Presumably, the brutal world of Our Missing Hearts is held together by a mixture of fanatics, timeservers and decent people who believe they’re doing the right thing. But the author doesn’t dramatise the machinery of oppression or attempt to present the viewpoints of its sympathisers. As a result, the dystopia feels underpowered and generic, and opposing it doesn’t seem as dangerous as it ought to. The parallels between the author’s invented world and ours are clear enough – banned books, enforced patriotism, attacks on racial minorities – but it lacks strangeness and specificity. It’s conscientiously rooted in today’s crises, but doesn’t take us any further. There are no imaginative leaps comparable to Margaret Atwood’s handmaids, Orwell’s Newspeak or Room 101, or the rag-bag troupe of players performing Shakespeare in Emily St John Mandel’s Station Eleven . As dystopias go, the world of Our Missing Hearts ends up seeming considerably less bad than life in, say, Xinjiang or North Korea, never mind Gilead or Airstrip One.
The book’s major theme is storytelling, as, deprived of his mother, Bird treasures the stories she shared with him: “Stories about warriors and princesses, poor brave girls and boys, monsters and magicians . The brother and sister who outwitted the witch and found their way home. The girl who saved her swan-brothers from enchantment. Ancient myths that made sense of the world, why sunflowers nod, why echoes linger, why spiders spin.”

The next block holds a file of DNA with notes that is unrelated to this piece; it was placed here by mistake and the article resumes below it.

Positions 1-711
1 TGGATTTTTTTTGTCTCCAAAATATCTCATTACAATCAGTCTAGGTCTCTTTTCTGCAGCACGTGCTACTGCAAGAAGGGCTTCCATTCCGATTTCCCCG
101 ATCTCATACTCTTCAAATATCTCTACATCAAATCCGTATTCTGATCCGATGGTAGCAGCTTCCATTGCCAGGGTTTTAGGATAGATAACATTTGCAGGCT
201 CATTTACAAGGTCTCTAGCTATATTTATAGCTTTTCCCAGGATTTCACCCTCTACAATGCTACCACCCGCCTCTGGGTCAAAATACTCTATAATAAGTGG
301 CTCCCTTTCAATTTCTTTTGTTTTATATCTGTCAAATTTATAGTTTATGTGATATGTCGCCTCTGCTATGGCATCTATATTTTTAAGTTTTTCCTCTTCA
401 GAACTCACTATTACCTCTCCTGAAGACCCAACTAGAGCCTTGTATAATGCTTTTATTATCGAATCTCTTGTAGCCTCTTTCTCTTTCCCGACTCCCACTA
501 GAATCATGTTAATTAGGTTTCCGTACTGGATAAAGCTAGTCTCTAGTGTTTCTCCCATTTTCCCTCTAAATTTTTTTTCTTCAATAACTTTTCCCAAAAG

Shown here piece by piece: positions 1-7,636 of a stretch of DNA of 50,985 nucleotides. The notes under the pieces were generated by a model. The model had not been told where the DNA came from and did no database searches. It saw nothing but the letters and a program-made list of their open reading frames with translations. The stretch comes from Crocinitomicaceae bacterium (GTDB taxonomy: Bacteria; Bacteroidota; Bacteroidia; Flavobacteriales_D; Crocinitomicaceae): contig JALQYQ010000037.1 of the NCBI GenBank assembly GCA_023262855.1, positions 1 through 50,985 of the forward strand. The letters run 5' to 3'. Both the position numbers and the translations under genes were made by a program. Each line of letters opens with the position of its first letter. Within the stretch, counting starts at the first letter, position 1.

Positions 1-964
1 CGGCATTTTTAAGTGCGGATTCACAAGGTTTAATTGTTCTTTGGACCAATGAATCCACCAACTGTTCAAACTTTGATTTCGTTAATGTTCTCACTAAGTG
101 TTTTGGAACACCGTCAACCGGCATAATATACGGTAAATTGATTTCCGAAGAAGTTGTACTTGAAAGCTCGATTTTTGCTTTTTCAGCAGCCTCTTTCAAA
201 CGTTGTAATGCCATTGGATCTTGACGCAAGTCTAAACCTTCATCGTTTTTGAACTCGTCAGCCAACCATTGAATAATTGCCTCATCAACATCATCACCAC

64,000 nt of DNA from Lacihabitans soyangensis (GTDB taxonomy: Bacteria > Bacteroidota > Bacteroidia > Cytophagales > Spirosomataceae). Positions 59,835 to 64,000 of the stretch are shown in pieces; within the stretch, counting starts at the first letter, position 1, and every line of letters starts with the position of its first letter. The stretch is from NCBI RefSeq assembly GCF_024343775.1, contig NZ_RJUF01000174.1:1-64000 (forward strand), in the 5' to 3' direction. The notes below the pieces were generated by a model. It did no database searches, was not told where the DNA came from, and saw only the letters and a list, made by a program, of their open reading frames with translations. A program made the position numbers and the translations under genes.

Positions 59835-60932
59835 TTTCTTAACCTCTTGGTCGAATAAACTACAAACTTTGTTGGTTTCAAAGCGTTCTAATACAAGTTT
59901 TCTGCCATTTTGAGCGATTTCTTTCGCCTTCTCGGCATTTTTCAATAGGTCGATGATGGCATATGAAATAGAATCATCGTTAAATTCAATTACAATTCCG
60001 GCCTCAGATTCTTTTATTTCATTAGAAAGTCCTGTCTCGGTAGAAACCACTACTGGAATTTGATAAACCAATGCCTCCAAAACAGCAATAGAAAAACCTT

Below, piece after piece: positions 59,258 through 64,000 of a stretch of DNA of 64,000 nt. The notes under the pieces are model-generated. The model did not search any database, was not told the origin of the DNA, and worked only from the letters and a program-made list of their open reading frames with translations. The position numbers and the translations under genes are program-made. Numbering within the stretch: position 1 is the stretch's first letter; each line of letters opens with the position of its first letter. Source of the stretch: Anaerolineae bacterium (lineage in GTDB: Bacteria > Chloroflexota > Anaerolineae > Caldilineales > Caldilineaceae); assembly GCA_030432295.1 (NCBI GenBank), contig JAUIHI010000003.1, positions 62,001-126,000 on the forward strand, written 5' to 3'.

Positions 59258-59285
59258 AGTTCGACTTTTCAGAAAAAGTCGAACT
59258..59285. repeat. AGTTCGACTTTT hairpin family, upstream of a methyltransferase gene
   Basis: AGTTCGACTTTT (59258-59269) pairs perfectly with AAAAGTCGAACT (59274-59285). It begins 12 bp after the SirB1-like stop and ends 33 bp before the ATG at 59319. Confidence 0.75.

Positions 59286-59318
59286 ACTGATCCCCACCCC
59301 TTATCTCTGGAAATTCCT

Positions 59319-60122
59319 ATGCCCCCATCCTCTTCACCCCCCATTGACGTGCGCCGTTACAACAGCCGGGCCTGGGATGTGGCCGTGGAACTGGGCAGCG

In exile, Margaret’s work becomes a source of hope for the opposition and a collective memory for those who are suffering and silenced. “Telling the stories that those who needed to tell could not say, now grieving, now angry, now tender, a thousand people shouting through her mouth.” This sentence contains an allusion to Requiem by the Soviet poet Anna Akhmatova – a reference that appears at multiple points. Like Margaret, Akhmatova’s work memorialised the victims of political terror, and Akhmatova lost contact with her only son, Lev, who spent years in the Soviet penal system.
It is a telling but uneasy parallel to pursue further. Lev eventually emerged and became a government-approved ideologue whose work is cited as an inspiration for Putinism. Such is the moral complexity of the real world – and the kind of unexpected twist that this book lacks. Our Missing Hearts, like Margaret, insists on the redemptive power of fairytales. And within their unambiguous moral worlds, happily-ever-afters are achievable. But in real life, we know that simplistic narratives are just as likely to be the road into dystopia as the road out of it.